The Death and Life of Great American Cities by Jane Jacobs (Vintage Books, 1992).
The 1961 critique of contemporary urban policies is an essential resource.
Experiencing Architecture by Steen Eiler Rasmussen (MIT Press, 1964).
From teacups to the villas of Palladio, Rasmussen analyzes what makes everyday design successful.
Ronan & Erwan Bouroullec: Works by Anniina Koivu (Phaidon Press, 2012).
A documentation of the Bouroullec brothers’ career that places them at the center of the design world.
How to See: A Guide to Reading Our Manmade Environment by George Nelson (Little, Brown and Company, 1979).
Although George Nelson is best known for his modern designs, his writing was equally innovative.
Utzon: Inspiration, Vision, Architecture by Richard Weston (Edition Bløndal, 2002).
The first comprehensive account of the famed Danish architect’s work and ideas.
Organic Design in Home Furnishings by Eliot F. Noyes (Museum of Modern Art, 1941).
A catalog supporting the famous 1942 MoMA exhibition that introduced Eero Saarinen and Charles Eames to the public.
Information Graphics by Sandra Rendgen and Julius Wiedemann (Taschen, 2012).
Rendgen and Wiedemann’s book explores how we communicate visual information.
Towards a New Architecture by Le Corbusier (Martino Fine Books, 2014).
The famous collection of essays proclaims that a house is “a machine for living in.”
California Design, 1930-1965: “Living in a Modern Way” edited by Wendy Kaplan (MIT Press, 2011).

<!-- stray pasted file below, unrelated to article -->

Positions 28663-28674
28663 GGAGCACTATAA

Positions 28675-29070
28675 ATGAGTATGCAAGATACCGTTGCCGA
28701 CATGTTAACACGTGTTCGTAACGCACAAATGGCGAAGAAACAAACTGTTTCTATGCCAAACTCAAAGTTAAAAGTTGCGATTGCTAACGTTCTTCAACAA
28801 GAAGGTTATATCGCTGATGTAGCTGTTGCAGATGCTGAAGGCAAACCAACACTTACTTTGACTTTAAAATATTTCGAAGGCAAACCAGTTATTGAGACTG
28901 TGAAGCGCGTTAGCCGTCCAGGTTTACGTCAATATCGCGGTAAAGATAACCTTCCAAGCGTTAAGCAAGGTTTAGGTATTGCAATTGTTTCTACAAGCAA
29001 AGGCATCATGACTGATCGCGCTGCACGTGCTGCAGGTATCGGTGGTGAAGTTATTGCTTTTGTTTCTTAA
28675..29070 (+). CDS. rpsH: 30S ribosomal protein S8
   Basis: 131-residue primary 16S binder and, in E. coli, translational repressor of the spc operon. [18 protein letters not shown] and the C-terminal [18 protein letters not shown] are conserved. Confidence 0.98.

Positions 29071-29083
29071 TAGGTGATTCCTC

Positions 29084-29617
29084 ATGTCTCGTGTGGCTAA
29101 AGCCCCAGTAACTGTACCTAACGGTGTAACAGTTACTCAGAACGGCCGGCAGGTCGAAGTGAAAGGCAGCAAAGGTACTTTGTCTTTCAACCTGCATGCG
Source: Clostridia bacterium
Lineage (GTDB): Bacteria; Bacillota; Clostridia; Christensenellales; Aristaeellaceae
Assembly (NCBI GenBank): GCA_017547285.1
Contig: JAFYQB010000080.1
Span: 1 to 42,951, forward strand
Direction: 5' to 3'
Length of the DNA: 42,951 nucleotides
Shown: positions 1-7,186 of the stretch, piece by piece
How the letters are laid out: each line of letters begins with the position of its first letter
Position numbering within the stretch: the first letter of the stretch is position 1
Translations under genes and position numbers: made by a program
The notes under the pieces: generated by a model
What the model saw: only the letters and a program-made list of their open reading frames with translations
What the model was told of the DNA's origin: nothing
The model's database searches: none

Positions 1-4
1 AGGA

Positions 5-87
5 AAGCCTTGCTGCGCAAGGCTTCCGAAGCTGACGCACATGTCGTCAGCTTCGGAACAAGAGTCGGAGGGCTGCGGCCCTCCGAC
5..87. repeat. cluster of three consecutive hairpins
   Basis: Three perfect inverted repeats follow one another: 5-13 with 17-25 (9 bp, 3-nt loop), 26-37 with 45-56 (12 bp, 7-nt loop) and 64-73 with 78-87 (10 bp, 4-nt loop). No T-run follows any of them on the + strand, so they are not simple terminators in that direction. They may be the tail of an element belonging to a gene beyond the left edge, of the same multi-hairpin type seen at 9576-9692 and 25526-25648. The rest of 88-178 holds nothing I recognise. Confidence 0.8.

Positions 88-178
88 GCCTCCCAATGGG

Kaplan’s book, which accompanied an exhibition at LACMA, is the first comprehensive examination of California midcentury modernism.
Super Normal: Sensations of the Ordinary by Naoto Fukasawa and Jasper Morrison (Lars Müller Publishers, 2007).
A compilation of 204 products that reminds us of the brilliance behind everyday objects.
Eames: Beautiful Details by Eames Demetrios (Ammo Books, 2012).
A collector’s item and visual celebration of the life and work of Charles and Ray Eames.
Nature Framed: At Home in the Landscape by Eva Hagberg (Monacelli Press, 2011).
A selection of projects that blur the boundaries between architecture and nature.
By Design: Why There Are No Locks on the Bathroom Doors in the Hotel Louis XIV and Other Object Lessons by Ralph Caplan (Fairchild Books, 2004).
Engrossing examples remind us of the many ways design influences life.
The Architect Says: Quotes, Quips, and Words of Wisdom by Laura S. Dushkes (Princeton Architectural Press, 2012).
This collection of quotations offers insight into the minds of more than a hundred architects.
Alexander Girard by Todd Oldham & Kiera Coffee (Ammo Books, 2011).
The definitive book on Girard looks at his decades-long career.
Your Private Sky: R. Buckminster Fuller: Discourse by Joachim Krausse and Claude Lichtenstein (Lars Müller Publishers, 1999).
Take a close look at one of the greatest visionaries of the 20th century.
Zen and the Art of Motorcycle Maintenance: An Inquiry into Values by Robert M. Pirsig (HarperTorch, 2006).
A story of a motorcycle trip that is both an autobiography and a philosophical study on austerity.
The First Apartment Book: Cool Design for Small Spaces by Kyle Schuneman and Heather Summerville (Potter Style, 2012).
This book offers tips on how to make the smallest rental space feel like a home.
Vignelli from A to Z by Massimo Vignelli (Images Publishing Group, 2007).